Film Review – The Deepest Breath

The Deepest Breath

The Deepest Breath

The Deepest Breath (2023) begins with an extraordinary uncut shot. We see a deep sea diver submerge under the water, heading straight down. Following a single line of rope, they descend deeper, deeper, and deeper still – with the camera never looking away. Safety personnel and rescue boats disappear. Sunlight transitions into an ominous dark blue, as the diver’s world becomes isolated. Then, after minutes on end, they reach the bottom of the rope and immediately head back up. Up, up and up they go, trying to get back before they run out of oxygen and black out. We hold our breaths as well, leaning closer to see if they will make it to the surface in one piece.

Director Laura McGann’s documentary is harrowing in how it sheds light on deep sea diving. It is considered one of the deadliest extreme sports in the world, where the slightest mistake can lead to disaster. And yet, we see many participate in competitions year round, trying to see who can go a little bit further into the depths. It’s the kind of mentality we see all the time. People want to test their boundaries, physically and mentally, to prove what is capable when fear is not part of the equation. It’s the same kind of thinking that allowed Alex Honnold to climb El Capitan without a safety rope in Free Solo (2018), or what pushed lovers Katia and Maurice Krafft to explore active volcanoes in Fire of Love (2022). 


It takes a certain fortitude to take on such a risky endeavor. That is the make up of our main subjects, Stephen Keenan and Alessia Zecchini. Combining archival footage, social media posts, videos taken during dives, re-enactments, and traditional interviews, McGann paints a picture of Keenan and Zecchini as their lives inevitably cross paths. Keenan was a world traveler from Ireland who found his calling in the ocean, eventually becoming a renowned safety diver. For Zecchini, she was inspired by Natalia Molchanova – one of the greatest deep sea divers to ever live. Zecchini would go on to be a world champion diver herself, longing to break the records Molchanova set. Keenan and Zecchini would meet during a competition in the Bahamas, where he would end up becoming her trainer. 

Much like Fire of Love, McGann structures The Deepest Breath to not only capture the high and lows of diving, but as a romance between Keenan and Zecchini. She allows plenty of footage to show how that narrative plays out. Keenan and Zecchini captured endless videos, vlog posts, and photographs of their adventures, and the editing (Julian Hart) ties them together as parallel arcs. It’s as though the two were common souls on a collision course toward one another. There’s only a handful of people that truly understand their perspective – why diving the length of a seventy story building and then swimming all the way back up can be so rewarding. That’s why Keenan and Zecchini were drawn to one another. In contrast, one of the running talking head interviews features the fathers of both, and how each had to learn to let their child go to pursue their calling.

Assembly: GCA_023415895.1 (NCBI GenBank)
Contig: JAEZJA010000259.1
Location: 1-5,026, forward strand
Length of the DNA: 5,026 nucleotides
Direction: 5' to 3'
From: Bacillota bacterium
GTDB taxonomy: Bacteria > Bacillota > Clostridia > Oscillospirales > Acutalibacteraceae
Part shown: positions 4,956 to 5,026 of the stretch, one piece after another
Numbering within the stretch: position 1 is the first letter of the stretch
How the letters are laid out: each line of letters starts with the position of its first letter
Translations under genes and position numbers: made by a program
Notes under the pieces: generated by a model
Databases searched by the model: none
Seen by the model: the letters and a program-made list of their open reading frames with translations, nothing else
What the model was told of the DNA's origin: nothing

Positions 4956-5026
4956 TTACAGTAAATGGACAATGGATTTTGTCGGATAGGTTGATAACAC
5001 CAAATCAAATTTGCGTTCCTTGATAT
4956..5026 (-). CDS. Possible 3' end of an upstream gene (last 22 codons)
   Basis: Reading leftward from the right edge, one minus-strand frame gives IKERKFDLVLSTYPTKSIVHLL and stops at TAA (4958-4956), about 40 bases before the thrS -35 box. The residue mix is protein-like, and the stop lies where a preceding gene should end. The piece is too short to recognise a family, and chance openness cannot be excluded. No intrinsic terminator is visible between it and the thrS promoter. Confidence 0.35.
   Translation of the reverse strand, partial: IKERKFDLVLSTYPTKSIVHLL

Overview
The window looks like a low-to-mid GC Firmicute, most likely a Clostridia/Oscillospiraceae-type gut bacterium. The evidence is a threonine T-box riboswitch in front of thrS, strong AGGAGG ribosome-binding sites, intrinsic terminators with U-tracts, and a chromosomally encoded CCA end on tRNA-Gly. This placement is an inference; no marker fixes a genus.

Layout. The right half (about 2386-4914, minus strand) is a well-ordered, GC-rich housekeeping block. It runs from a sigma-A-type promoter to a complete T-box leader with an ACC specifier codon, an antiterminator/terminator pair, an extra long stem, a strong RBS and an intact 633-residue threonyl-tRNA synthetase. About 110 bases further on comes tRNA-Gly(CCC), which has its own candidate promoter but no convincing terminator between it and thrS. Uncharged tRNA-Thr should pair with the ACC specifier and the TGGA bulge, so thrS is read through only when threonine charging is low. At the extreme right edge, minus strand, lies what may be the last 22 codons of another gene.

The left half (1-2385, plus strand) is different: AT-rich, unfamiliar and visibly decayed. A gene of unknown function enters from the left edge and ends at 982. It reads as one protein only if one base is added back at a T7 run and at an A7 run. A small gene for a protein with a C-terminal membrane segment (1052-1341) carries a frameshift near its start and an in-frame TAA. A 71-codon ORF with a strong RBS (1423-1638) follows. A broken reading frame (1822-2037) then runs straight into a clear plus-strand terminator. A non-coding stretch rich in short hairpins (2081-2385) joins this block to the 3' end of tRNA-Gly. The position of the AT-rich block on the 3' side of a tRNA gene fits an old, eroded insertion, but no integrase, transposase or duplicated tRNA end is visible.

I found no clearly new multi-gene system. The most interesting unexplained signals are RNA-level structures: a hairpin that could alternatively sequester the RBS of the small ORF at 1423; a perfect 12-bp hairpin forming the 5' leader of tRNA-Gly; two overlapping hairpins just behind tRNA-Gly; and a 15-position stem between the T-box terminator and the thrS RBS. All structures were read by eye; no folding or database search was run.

On the flip side, the doc contains some truly terrifying moments. To be a champion diver means subjecting oneself to punishing physical demands. The deeper one dives, the more water pressure is put upon their bodies. We learn of something called “lung squeeze,” where the pressure is so intense that a person’s lungs shrink to the size of a fist. While diving down is tough, it’s the journey back that is truly life-threatening, where having to swim up saps a person’s oxygen exponentially. It’s explained that most accidents (and deaths) happen within ten meters of the surface, where the body and brain simply shuts down. Emphasis is put on the safety teams and the lengths they go to make sure divers return safely, even if it means putting themselves at risk. These sequences were admittedly tough to watch. Several times, the camera captures someone carried above water, their eyes glazed over as if in a trance, with everybody trying to get them to breathe again.


There’s a sense of melancholy running all throughout the film. Because McGann chooses to highlight the tremendous risks of these dives, we can’t help but anticipate that something terrible will happen to either (or both) Keenan and Zecchini. In that way, a sense of dread creeps along the edges, like warning signs letting us know what’s to come. Divers painted as small silhouettes against an overwhelming sea of blue is a constant reminder of how close to death they are. This element will either make or break the audience. On one hand, it can be argued that the production came into this project as to celebrate the sport and all those that partake in it. On the flip side, some might maintain that the narrative structure hooks us in through the negative side of the sport. We become engaged not to see Zecchini become a champion and achieve her goals but to simply survive. I’m more in the belief of the prior, but I can see how some might be turned off.

A quick internet search will reveal the ultimate fates of both Stephen Keenan and Alessia Zecchini. In the end, however, The Deepest Breath works because of how they found one another, how they supported and believed in the other’s ambitions, and how their spirits connected in perfect harmony. The film is not just an examination of an extreme sport, but an exploration of two people learning to live for themselves and each other.




Allen is a moviegoer based out of Seattle, Washington. His hobbies include dancing, playing the guitar, and, of course, watching movies.

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